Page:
My Faustian Choice



And then you’ll speak of faith and love eternal,

of a single, overpowering urge—

will that flow so easily from your heart?


Enough, I say it will.

    Faust, Johann Wolfgang von Goethe. 


I write about myself quite a lot, as much as any respectable author should since we are all supposed to write for ourselves, not for others—having readers comes as an offshoot of what manifests already as a self-perpetuating inner drive. But I digress…

For as much as I write about myself, whether to clear the chaos of my mind or to share intimately with those I hold dear and close, I rarely ever publish my personal writings. Yet, for this time and particular case, I feel the need to “send it out there” as a sort of cosmological declaration that will allow me to overcome the issue at stake, at least in my head.

Those who know me well enough must know that my best unfolds under the influences of muses. I write better. I cook better. Simply put, I exist better, at my best, when I have a muse inspiring my every action and thought, whether she’s aware of that or not. Hell, whether I am consciously aware of that or not at the time it happens. My muses and musings have always enhanced me, but they also have never lasted for long. They fade. They transform. They slip away. I scare them off. It doesn’t matter what exactly makes them be gone, the constant and ultimate point is that I lose them—I lose HER, whether her name is spelt with Vs, Ds, Js, Ms, As, Ls, or Es. It doesn’t matter if she incarnates my dreams to an uncanny degree or if she represents a refreshing view of the world, I can be sure that I will lose her eventually (and too soon) because I’m too good of a friend, or not bad enough of an influence, or too passionate, or too sure about my life… The blame falls entirely on me, as a curse, which probably lies so deep within me that I can’t diagnose it. I can be as sure that I will cause my muse to go away as I can be that the sun will rise tomorrow—rise again to burn and shed light, just like my muse does time and again in my cycle of creative obsessions and romantic follies.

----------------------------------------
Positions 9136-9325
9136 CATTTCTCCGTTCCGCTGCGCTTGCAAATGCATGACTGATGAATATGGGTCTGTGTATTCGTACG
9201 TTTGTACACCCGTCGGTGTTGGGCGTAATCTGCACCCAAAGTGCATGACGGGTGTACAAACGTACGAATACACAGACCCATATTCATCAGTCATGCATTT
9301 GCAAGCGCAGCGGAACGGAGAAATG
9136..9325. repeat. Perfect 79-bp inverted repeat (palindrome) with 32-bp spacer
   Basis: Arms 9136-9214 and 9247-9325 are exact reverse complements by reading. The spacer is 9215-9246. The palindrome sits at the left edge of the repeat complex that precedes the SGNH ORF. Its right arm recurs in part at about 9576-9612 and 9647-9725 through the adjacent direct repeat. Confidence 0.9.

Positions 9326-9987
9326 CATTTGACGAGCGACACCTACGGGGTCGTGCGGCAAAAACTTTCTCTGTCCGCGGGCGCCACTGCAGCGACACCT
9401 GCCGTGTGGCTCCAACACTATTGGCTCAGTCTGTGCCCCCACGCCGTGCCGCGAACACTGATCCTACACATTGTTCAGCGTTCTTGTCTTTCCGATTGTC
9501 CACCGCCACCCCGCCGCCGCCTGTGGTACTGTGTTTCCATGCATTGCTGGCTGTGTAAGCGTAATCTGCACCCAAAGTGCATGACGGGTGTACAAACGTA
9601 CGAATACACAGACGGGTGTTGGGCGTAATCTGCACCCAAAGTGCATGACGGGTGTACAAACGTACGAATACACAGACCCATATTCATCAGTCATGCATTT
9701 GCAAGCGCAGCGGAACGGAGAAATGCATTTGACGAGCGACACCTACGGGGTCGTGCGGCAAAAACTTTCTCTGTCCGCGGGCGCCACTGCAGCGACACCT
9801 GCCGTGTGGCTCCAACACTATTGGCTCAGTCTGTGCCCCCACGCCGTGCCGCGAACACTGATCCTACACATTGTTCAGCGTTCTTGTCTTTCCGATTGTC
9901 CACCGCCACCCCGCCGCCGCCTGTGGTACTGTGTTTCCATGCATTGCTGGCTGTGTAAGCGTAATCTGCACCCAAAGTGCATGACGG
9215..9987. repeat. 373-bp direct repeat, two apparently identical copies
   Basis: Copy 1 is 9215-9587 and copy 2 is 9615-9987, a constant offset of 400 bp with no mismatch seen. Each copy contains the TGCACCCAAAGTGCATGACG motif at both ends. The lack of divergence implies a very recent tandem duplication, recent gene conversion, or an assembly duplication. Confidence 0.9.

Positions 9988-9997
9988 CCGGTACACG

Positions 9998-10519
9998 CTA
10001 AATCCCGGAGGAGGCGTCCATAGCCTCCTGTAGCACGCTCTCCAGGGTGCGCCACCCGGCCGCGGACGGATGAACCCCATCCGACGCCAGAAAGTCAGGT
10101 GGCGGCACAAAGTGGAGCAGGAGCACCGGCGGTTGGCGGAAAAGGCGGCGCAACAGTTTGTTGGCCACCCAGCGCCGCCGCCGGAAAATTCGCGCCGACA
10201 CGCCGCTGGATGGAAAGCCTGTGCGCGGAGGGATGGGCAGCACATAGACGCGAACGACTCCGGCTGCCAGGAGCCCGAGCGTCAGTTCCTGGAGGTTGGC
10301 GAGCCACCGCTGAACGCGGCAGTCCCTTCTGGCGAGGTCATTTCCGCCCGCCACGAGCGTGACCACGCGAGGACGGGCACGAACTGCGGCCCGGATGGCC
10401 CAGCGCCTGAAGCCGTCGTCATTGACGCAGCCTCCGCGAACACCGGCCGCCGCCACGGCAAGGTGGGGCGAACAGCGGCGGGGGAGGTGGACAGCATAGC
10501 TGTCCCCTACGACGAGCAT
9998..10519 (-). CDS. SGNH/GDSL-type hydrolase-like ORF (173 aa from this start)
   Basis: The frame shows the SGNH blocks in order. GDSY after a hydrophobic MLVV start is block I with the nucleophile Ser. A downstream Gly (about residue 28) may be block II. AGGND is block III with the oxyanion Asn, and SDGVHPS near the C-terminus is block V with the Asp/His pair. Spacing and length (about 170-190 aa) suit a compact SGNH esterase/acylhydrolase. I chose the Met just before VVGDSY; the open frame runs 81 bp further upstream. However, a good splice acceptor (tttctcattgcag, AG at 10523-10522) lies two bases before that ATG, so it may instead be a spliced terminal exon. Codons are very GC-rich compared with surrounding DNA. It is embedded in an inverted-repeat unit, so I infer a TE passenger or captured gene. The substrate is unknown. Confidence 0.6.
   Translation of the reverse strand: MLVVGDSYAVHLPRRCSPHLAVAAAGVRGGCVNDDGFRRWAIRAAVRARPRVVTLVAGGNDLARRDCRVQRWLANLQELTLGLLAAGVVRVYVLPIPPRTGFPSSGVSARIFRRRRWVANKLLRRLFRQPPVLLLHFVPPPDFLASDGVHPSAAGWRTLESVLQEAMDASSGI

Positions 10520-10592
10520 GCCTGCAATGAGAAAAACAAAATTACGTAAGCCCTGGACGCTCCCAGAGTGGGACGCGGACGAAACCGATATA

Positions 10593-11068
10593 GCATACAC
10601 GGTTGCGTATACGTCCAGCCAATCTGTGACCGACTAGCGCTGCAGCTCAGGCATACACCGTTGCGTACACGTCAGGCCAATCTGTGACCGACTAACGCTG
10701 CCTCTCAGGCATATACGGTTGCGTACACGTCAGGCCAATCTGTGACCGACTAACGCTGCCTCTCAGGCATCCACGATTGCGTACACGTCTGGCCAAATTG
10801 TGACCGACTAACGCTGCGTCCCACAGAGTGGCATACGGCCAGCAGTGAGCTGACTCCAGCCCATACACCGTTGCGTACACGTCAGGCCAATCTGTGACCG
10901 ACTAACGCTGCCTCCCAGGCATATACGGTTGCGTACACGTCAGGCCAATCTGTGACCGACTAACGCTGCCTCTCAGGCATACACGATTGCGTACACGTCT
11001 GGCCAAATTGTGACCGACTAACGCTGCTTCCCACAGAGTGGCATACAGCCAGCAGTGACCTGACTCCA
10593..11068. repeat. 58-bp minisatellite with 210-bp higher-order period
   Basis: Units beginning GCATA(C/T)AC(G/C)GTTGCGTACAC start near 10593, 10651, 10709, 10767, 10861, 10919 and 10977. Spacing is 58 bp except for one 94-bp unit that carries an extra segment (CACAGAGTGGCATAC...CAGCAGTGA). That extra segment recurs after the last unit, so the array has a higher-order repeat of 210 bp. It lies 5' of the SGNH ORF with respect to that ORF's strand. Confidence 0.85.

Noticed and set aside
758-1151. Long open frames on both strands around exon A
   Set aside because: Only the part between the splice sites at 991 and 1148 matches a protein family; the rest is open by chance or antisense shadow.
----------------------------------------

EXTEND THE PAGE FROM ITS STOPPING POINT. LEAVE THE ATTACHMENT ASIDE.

The more that shit happens, with each romantic failure and rejection and sabotaged friendship, the more I’m convinced that it must be ingrained in the workings of the universe, a Faustian counter-balance making me fail in the musing front in order to justify my success in others. If the universe requires a balance, then I guess that’s a fair trade, especially when I’ve been lucky enough for the universe to bend over to my will and wishes in the past.

Nonetheless, losing my muse hurts, every time. Abandonment and loss are not agreeable experiences for a non-masochist. Oddly and amazingly enough, this realization does nothing but persuade me to take the hit in order to keep a steady course. If losing my muse is the price I have to pay for my success, I take the Faustian deal. If that’s the one part about life in which the universe won’t bend to my will or benefit, so be it—let my muses be a mirage in my memory as I echo into Eternity. I shall embrace my damnation and sentence to being always the friend, a romantic fool, the clichéd artist that experiences life and constructs his world through his inner demons, outer angels, and fleeting muses. I shall stand proudly, in the future, on top of a world that I successfully built and conquered—I will be jaded for not having a significant other to reign that world with, or to climb to that top with, but sharing my success with my family and true friends shall suffice.

Hereby I solemnly sign off on my Faustian deal with the Universe and proudly embrace it as my choice. I dream and drink and dance for all the films, writings, and heroic deeds that I will have to do not only to turn my curse into a blessing but also to make it bearable, for there exists no pain that isn’t worth it for the sake of poetry. Let me exchange my inspirational soarings and romantic crashes for my ultimate success in my primal passion and vital reason—art.


Oh my, but art is long

 and our life is fleeting.

 Faust, Johann Wolfgang von Goethe. 

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